In a blog written by Nick O’Leary, the main focus of Node-RED 2.0 is dropping support for old versions of Node.js that are themselves no longer supported which allows the team to make major dependency updates internally.
The new release also includes first versions of the Node-RED Flow Debugger and Linter. These are optional plugins that really step up the developer experience within the project’s editor.
For all details, check out the Node-RED blog and watch Nick outline the release notes in this video.
Node-RED, the flow-based programming tool, has released version 1.3 as of April 2021. Node-RED is a growth project at the OpenJS Foundation.
Node-RED was originally created in 2013 by members of IBM’s Emerging Technology Services group and has been in open source development since. It is one of the founding projects of the JS Foundation in 2016 and came into the OpenJS Foundation through the 2019 merger with the Node.js Foundation.
Users of Node-RED include Hitachi, Veritone, Go-IoT, Handy.ai, and many more.
Notable changes in Node-RED 1.3 include relabelling of tabs, nesting references in Change/Switch nodes, and a new plugin framework for Node-RED. To make it easier for developers to use extra npm modules, users can now set their function nodes to be automatically run and defined in their code. It is also now possible to configure a Change or Switch node to nest references to message properties. The new configuration of Change nodes is cleaner and easier to read.
The new plugin framework for Node-RED allows for easier customization and feature addition. This feature is still in its infancy, but will serve as the backbone for new iterations. Extra functions are implemented via plugin as opposed to code, keeping the core code smaller and allowing for users to be more selective over what “extra” features they want. For now, there are two types of new plugins available. Editor theme plugins which make installing and enabling new themes easier, and library source plugins which allow for configuring of additional libraries within the editor.
To learn more about the 1.3 release, you can read about it on the Node-RED website here.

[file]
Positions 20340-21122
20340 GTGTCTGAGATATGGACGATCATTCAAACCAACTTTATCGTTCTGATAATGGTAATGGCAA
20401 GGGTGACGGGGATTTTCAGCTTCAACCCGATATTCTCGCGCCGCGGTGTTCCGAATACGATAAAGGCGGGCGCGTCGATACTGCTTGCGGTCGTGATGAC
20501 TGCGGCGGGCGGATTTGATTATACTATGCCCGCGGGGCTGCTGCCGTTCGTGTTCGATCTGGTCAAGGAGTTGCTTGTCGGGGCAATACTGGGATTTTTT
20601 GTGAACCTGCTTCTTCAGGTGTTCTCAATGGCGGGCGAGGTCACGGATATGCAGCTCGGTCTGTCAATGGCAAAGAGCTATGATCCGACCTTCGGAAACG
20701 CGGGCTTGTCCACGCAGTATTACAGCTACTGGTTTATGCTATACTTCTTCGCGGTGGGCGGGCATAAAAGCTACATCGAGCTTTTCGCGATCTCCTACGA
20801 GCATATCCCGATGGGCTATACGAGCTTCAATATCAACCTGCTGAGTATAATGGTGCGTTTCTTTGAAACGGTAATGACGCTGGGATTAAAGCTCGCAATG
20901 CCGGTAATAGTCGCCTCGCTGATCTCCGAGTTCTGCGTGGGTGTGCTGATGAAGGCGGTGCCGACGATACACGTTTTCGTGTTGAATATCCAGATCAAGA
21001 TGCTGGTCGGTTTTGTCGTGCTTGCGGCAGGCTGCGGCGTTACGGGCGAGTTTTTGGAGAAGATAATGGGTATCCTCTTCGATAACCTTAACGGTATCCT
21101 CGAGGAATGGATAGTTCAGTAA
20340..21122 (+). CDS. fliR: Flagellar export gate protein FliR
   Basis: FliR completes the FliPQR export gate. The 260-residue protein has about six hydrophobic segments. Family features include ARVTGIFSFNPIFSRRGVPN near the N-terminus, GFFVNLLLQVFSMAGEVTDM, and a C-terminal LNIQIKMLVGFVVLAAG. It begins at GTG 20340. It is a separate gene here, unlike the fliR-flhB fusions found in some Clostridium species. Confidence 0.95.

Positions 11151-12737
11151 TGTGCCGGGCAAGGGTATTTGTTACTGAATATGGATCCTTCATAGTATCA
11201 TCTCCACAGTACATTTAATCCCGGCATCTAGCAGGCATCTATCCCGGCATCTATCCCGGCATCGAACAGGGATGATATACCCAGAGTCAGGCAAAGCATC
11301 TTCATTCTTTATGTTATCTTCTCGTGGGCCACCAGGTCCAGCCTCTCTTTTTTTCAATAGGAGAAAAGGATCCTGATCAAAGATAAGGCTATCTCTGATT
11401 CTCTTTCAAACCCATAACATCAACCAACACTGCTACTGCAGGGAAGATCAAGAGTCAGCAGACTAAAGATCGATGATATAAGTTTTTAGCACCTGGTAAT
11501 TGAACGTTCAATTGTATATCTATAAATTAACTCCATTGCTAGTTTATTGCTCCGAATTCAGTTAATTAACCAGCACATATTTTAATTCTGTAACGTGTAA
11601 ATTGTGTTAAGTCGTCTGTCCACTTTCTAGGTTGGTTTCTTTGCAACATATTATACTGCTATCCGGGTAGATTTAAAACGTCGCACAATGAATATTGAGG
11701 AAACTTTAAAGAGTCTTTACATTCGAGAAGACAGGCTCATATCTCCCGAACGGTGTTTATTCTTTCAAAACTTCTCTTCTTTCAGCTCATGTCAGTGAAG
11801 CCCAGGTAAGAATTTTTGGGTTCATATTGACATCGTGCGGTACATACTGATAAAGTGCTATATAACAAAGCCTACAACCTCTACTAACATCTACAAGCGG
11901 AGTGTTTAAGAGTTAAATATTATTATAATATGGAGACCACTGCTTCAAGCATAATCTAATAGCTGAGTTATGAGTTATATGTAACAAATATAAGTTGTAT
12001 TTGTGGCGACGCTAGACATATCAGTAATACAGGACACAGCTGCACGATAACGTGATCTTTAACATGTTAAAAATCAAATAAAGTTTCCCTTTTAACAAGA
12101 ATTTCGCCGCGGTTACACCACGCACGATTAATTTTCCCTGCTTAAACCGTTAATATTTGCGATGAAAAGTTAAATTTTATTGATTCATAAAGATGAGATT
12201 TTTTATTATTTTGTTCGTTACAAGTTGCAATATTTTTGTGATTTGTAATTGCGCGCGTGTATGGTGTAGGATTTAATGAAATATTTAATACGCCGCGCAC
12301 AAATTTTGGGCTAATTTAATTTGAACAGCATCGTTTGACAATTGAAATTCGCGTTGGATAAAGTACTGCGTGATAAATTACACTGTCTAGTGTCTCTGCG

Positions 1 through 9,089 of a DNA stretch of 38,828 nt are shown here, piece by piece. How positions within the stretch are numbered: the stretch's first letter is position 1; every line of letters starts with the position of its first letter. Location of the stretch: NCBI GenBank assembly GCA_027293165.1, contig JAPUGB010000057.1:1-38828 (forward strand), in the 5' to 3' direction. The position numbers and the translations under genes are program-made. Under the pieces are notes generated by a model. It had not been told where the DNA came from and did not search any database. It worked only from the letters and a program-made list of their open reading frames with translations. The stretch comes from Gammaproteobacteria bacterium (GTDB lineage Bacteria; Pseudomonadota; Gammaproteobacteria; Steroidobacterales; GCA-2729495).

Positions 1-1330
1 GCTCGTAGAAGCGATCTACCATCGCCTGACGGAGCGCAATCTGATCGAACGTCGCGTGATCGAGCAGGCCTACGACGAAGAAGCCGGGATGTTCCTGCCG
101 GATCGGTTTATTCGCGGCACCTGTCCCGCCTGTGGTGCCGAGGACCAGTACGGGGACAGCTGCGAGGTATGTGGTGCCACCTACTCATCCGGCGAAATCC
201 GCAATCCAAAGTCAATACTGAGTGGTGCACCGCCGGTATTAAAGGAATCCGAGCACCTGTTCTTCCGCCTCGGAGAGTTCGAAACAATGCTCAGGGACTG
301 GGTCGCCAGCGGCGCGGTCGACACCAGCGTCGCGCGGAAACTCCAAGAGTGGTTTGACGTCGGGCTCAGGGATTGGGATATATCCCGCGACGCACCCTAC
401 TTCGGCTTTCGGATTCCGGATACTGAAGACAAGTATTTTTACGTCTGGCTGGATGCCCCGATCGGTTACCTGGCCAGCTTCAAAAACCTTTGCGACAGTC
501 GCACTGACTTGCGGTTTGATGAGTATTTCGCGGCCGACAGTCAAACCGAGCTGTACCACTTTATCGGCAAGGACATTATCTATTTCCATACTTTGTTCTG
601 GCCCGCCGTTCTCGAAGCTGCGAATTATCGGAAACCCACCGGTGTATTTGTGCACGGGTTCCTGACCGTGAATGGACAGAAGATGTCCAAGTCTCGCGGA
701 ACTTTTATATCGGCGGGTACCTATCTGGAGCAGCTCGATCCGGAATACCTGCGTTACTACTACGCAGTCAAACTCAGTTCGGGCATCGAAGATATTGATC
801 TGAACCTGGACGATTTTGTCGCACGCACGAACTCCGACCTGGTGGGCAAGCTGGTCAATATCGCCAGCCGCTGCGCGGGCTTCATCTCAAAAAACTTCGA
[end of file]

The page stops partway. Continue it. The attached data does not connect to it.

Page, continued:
A recent technology trend is “Low-code/No-code tools” which helps developers who have great ideas and eagerness create their own applications. Node-RED is a great example of a Low-code/No-code tool. NodeRED is suitable for industrial IoT, Web of Things, smart city projects, education, and prototyping.
This conference features a great line up of speakers talking about their use cases and technologies using Node-RED. Talks will be in Japanese or English. The conference has been organized by Node-RED users groups Japan with input from community members around the globe including United Kingdom, Brazil, Indonesia, and Japan.
– “A mechanism to grow OSS Eco-System – Linux Foundation – OpenJS Foundation – Node-RED”, Noriaki Fukuyasu, Linux Foundation Japan
– “Looking to the future of Node-RED”, Nick O’Leary, IBM
– “DevOps with Node-RED. How to quickly turn an idea into a service.”, Masanori Usami, Uhuru
– “Node-RED suitable for education in the no-code era”, Wataru Yamazaki, Uhuru
– “Utilizing IoT interoperability and Node-RED based on the Web of Things standard”, Kunihiko Toumura, Hitachi, Ltd.
– And the other 15 great sessions!
More than 200 attendees have registered for the conference. Everyone can join the free event virtually via the web. We look forward to seeing you there, virtually!
The creators of Node-RED recently gave an informative Ask Me Anything (AMA) which you can watch below. Node-RED is a Growth Project at the OpenJS Foundation. Speakers include Nick O’Leary (@knolleary), Dave Conway-Jones (@ceejay), and John Walicki (@johnwalicki).
This AMA can help individuals interested in Node-RED get a better understanding of the frameworking tool. Using a combination of user generated and preexisting questions, the discussion focuses heavily on the processes employed by the creators of Node-RED to optimize the tool.
The creators of Node-RED answered questions from the live chat, giving insight into how Node-RED is iterated and improved. Questions ranged from where Node-RED has gone in the last 7 years to whether or not Node-RED is a prototyping tool.
This blog post was written by John Walicki, CTO for Edge/IoT Advocacy in the Developer Ecosystem Group of IBM Cognitive Applications Group and originally published on IBM Developer.
Learn how to build a weather dashboard using a personal weather station, Node-RED, Weather Underground, and The Weather Company APIs and the node-red-contrib-twc-weather nodes. This tutorial demonstrates how to display hyper-local weather information from a residential or farming weather station.